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Tuesday, 25 May 2010
Page: 4093

Mr HARTSUYKER (8:15 PM) —I welcome the opportunity to speak on the Insurance Contracts Amendment Bill 2010. The coalition supports these amendments to the Insurance Contracts Act. The amendments arose from a process started by the former government—the Howard coalition government—and will aid the efficiency and coverage of insurance laws in Australia.

In government, the coalition held a review into the operation of the Insurance Contracts Act in 2004, which concluded that the act continues to operate effectively as an instrument regulating the formation and operation of insurance contracts. However, the review did recommend some minor changes which would be beneficial, given the passage of time since the act was originally enacted, developments in the insurance market since that time, and judicial interpretation of the act’s provisions. The coalition released a draft exposure of amendments to the Insurance Contracts Act in February 2007 with the intention of working with the industry to refine the legislation. To the current government’s credit, it upheld this process and has brought forward a bill that has been accepted by those in the industry and consumer groups as comprising important amendments to insurance laws.

The bill makes changes to rules regarding third party beneficiaries, the duty of good faith, bundled insurance contracts, the duty of disclosure, and remedies, each of which I will discuss in turn. The bill also makes some minor amendments to laws regarding subrogation, and the electronic communication of insurance contracts and contractual obligations. Firstly, new definitions will be inserted into the Insurance Contracts Act to ensure that individuals who have rights under a contract of insurance, but who are not the insured, have access to particular rights and obligations currently held by insureds. This includes giving third parties the right to claim against the insurer where the third party has a claim of damages against the insured, who cannot be found or who has died. ASIC will now have powers to bring representative actions on behalf of third-party beneficiaries, and will have the power to commence or continue representative action on behalf of an insured where that party has suffered damage or there has been a breach of the Insurance Contracts Act.

Remedies for misrepresentation and non-disclosure will be available in relation to contracts of life insurance offered as part of a group scheme and unrelated to superannuation. In terms of the duty of utmost good faith in insurance contracts, the act will be amended to ensure that a failure to comply with the duty is a clear breach of the act. This duty is also extended to third-party beneficiaries where the contract has already been entered into by the respective parties.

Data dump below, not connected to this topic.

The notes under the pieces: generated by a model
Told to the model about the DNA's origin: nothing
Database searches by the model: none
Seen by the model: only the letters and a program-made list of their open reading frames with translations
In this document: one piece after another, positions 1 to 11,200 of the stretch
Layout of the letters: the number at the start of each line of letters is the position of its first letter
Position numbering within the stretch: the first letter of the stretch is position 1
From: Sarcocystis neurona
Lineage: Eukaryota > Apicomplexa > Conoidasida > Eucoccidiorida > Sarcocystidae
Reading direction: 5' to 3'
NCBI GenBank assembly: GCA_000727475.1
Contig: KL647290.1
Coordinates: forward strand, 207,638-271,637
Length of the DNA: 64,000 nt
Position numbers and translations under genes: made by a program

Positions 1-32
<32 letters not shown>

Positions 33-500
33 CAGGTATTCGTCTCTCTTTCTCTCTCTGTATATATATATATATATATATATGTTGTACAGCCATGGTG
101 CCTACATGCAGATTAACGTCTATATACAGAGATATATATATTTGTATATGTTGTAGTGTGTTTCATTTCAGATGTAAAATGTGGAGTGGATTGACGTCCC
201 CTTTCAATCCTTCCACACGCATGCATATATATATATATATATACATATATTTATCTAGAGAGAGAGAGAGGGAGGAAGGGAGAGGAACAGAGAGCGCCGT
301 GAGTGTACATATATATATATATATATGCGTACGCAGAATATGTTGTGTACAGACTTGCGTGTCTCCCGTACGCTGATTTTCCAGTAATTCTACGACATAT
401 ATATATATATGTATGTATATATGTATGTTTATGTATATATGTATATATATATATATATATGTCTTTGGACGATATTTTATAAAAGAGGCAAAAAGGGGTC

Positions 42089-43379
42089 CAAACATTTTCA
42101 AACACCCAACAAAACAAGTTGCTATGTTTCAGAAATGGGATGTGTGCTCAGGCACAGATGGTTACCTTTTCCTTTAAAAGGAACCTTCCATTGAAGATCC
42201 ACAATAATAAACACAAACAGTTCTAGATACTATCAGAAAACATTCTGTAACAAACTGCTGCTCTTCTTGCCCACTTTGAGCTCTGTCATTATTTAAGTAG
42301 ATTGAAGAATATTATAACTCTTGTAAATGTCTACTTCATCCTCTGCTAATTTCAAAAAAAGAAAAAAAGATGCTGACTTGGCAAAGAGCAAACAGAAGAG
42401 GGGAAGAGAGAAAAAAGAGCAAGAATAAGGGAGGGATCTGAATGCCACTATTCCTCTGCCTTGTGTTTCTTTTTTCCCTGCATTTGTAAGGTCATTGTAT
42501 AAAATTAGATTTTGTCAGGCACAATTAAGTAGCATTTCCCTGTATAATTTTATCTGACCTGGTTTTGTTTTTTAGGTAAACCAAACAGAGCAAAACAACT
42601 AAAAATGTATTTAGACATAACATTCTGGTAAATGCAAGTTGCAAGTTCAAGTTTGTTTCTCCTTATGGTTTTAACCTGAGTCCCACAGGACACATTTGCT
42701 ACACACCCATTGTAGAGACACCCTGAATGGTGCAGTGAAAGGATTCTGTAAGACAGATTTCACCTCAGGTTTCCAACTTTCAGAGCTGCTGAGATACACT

The bill will allow bundled insurance contracts that include insurance cover for compulsory workers’ compensation purposes and cover for liability to employees at common law arising from employment-related personal injury exempt from ambit of the Insurance Contracts Act. However, bundled contracts will be ‘unbundled’ so that a contract of insurance that includes elements of cover exempt from the Insurance Contracts Act as well as cover that falls under the Insurance Contracts Act is treated as exempt from the act only in respect of the exempt elements.

The bill also makes a number of changes to the duty of disclosure obligation placed on insurers. For instance, the mixed objective-subjective test in section 21 for whether an insurer has breached a duty is clarified by including a non-exclusive factor to which the court may have regard when determining whether a reasonable person in the circumstances could be expected to know a matter was relevant to the decision of the insurer. This factor involves the nature and extent of the insurance cover under the contract. Insurers will be prevented from asking ‘catch-all’ questions relating to the risk of the contract as a means of avoiding the duty, and must ask specific questions with relation to each aspect of the risk involved in the contract. This must occur both on formation and renewal.

With regard to remedies, the bill makes a number of minor changes. These include having the insurer change the expiry date of a life insurance contract where that date has been incorrectly stated by the insured and extending the framework for the cancellation of general insurance contracts to include life insurance contracts. Finally, an insurer will be able to avoid a contract to which these remedies apply on the basis of non-disclosure or misrepresentation only if the insurer would not have entered that particular contract on any terms.

I commend these amendments to the Insurance Contracts Act, but I also question the government’s commitment to reform of red tape and taxation treatment affecting the insurance industry sector. We all know that the Rudd government loves tax. Tax allows them to spend all the taxpayer money they want and to win votes, and when the money runs out they simply introduce new taxes. Is it any wonder that the recommendation in the Henry review, which offered real reform of taxation treatment afforded to various entities in Australia, were ignored? It is recognised by most involved with the industry that taxation collected on insurance contracts involved too much of a regulatory burden on insurers, and this is preventing Australians from accessing much needed levels of insurance.